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View Full Version : Favorite pull buoy?



jmeyer
December 14th, 2007, 12:12 AM
I'm looking for a hard styrofoam single-piece pull buoy and I can't find one. Here are problems I see with current offerings:

Tyr pull float (http://www.lincolnaquatics.com/shop/catalog/Swim+Training+Equipment+and+Accessories/product.html?ProductID=54%2D041). This isn't buoyant enough, plus I think it will absorb water a little bit and will stay soggy in my locker.

Lincoln Leg Floats (http://www.lincolnaquatics.com/shop/catalog/Swim+Training+Equipment+and+Accessories/product.html?ProductID=54%2D052). Perfect buoyancy, dries off easily and doesn't remain soggy, but it's too slippery and nearly impossible to keep between your thighs.

Two-piece soft styrofoam (http://www.lincolnaquatics.com/shop/catalog/Swim+Training+Equipment+and+Accessories/product.html?ProductID=54%2D065). This type will stay soggy.

Something just like the Lincoln Leg Float, but made from hard styrofoam would be perfect. I know they used to make these, but I can't find them. I think if you're not careful with them, the styrofoam pellets could slough off and start clogging pool filters. Maybe that's why they're no longer made.

Any suggestions?

swimshark
December 14th, 2007, 07:24 AM
I have one that is no longer made which I love. It is soft styrofoam but doesn't absorb water at all. In fact it is made from the same material as the Tyr. Mine is just a different shape. I personally wouldn't want hard stryfoam between my legs while I'm trying to pull.

Alison

Redbird Alum
December 14th, 2007, 09:45 AM
I have one of the Tyr floats (although I only use it infrequently) which I've had for a few years. I rinse it and dry it off and don't have any issues with sogginess at all (I backpack my gear back and forth to the pool).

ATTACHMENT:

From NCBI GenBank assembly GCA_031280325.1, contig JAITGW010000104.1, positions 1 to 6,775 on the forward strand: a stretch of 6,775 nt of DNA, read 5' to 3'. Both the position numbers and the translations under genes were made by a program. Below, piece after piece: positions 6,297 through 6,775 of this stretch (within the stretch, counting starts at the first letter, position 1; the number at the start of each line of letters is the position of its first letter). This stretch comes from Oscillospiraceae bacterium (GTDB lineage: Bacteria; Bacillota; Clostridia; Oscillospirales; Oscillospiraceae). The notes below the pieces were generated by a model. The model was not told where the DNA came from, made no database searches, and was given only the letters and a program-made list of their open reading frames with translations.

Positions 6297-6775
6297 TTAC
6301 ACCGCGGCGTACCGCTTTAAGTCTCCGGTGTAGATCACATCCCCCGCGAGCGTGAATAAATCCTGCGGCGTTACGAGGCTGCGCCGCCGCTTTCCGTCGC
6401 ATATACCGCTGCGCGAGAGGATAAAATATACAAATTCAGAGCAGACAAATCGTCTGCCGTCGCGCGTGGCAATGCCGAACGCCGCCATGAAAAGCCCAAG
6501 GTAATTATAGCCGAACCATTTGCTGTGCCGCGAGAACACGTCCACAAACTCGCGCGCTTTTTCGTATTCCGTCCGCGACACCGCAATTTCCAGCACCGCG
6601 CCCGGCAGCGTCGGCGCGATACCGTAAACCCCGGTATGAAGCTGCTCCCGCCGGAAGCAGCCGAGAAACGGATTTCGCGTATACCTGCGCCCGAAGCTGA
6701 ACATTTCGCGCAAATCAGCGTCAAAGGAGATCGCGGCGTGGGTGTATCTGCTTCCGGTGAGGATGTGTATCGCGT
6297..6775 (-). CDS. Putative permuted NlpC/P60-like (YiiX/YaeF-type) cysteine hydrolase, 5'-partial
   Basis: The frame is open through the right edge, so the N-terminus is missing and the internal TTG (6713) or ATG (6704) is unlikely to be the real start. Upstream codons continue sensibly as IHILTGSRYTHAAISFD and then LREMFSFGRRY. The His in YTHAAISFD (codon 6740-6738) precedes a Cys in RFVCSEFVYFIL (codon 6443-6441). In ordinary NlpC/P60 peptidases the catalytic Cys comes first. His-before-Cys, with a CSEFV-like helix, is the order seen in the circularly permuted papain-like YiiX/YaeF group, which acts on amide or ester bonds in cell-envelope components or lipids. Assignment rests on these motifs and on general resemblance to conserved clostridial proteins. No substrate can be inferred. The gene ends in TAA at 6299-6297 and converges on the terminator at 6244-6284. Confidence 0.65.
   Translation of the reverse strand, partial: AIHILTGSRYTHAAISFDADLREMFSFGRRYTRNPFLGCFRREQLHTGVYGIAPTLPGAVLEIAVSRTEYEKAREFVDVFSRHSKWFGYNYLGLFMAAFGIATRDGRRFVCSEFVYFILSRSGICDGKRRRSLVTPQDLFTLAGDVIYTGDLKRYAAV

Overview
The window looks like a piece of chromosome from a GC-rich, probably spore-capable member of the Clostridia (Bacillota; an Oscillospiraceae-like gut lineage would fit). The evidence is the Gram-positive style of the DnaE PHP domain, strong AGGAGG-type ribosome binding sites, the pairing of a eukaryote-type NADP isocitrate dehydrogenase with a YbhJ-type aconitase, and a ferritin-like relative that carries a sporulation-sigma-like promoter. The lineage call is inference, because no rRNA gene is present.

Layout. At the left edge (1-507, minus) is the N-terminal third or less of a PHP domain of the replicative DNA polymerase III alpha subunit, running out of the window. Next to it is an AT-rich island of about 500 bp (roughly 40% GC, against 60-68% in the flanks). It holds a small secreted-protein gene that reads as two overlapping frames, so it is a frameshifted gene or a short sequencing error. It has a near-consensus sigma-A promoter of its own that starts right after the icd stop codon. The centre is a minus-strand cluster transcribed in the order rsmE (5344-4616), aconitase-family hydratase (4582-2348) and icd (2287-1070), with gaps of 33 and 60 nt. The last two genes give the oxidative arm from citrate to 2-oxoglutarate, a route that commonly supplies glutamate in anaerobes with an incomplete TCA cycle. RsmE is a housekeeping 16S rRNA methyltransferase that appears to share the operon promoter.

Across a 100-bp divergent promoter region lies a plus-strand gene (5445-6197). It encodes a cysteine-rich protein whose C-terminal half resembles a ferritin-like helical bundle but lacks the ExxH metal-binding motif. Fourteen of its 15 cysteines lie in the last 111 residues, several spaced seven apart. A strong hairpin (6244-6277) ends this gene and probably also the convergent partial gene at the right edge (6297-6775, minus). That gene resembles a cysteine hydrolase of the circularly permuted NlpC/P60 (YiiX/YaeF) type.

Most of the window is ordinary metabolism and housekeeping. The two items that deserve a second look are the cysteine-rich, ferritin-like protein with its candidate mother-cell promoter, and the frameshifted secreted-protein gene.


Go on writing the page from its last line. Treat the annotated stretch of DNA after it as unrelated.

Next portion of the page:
As far as floatation, I've never been a fan of too much floatation of the legs during pull sets, as it throws off body alignment and can cause compensation in the pull which messes up my stroke and sometimes my shoulders as well.

For me, styrofoam is way to much floatation and irritates the skin.

ViveBene
December 14th, 2007, 10:08 AM
Your mileage may vary.

I find the Tyr buoy TOO buoyant. I use that at one facility and the two-piece polyfoam at another, and both jack me up and change arm alignment. Occasionally it is exactly that change that my coach wants to see. I use them now in mixed sets (swim with, then without) or to unweight the lower body completely, but now we mostly use fins to look at arm technique. :blah:
(Oh dear, I am boring myself!)

Regards, VB

Redbird Alum
December 14th, 2007, 10:15 AM
(Oh dear, I am boring myself!)


VB - Not boring at all, instructional, actually. I only use my Tyr infrequently because I'm not a big fan of leg floatation. Like you said, no sense jacking up my body position. My comment was mostly in response to the sogginess question.

Surfsalterpath
December 15th, 2007, 07:59 PM
i too got addicted to the dang things when I first started swimming

i hate pull buoys

when I do pull sets w/paddles I just drag my legs and foucs on balanced body position

Slowswim
December 17th, 2007, 10:25 AM
Your mileage may vary.

I find the Tyr buoy TOO buoyant. I use that at one facility and the two-piece polyfoam at another, and both jack me up and change arm alignment. Occasionally it is exactly that change that my coach wants to see. I use them now in mixed sets (swim with, then without) or to unweight the lower body completely, but now we mostly use fins to look at arm technique. :blah:
(Oh dear, I am boring myself!)

Regards, VB

I use my styrofoam pull bouy, a lot! I'm new to swimming and have relied on it because my legs sink so badly. Without it, I swim "uphill". Should I quit using it and switch to fins? I tried just dragging my legs and I wen down like the Titantic. :drown:

ViveBene
December 17th, 2007, 10:48 AM
I use my styrofoam pull bouy, a lot! I'm new to swimming and have relied on it because my legs sink so badly. Without it, I swim "uphill". Should I quit using it and switch to fins? I tried just dragging my legs and I wen down like the Titantic. :drown:

I'm not a coach, but I would say, continue using what you need to use! When I was 10, I sank like a stone -- skinny kid -- and could not for the life of me understand how people were able to float.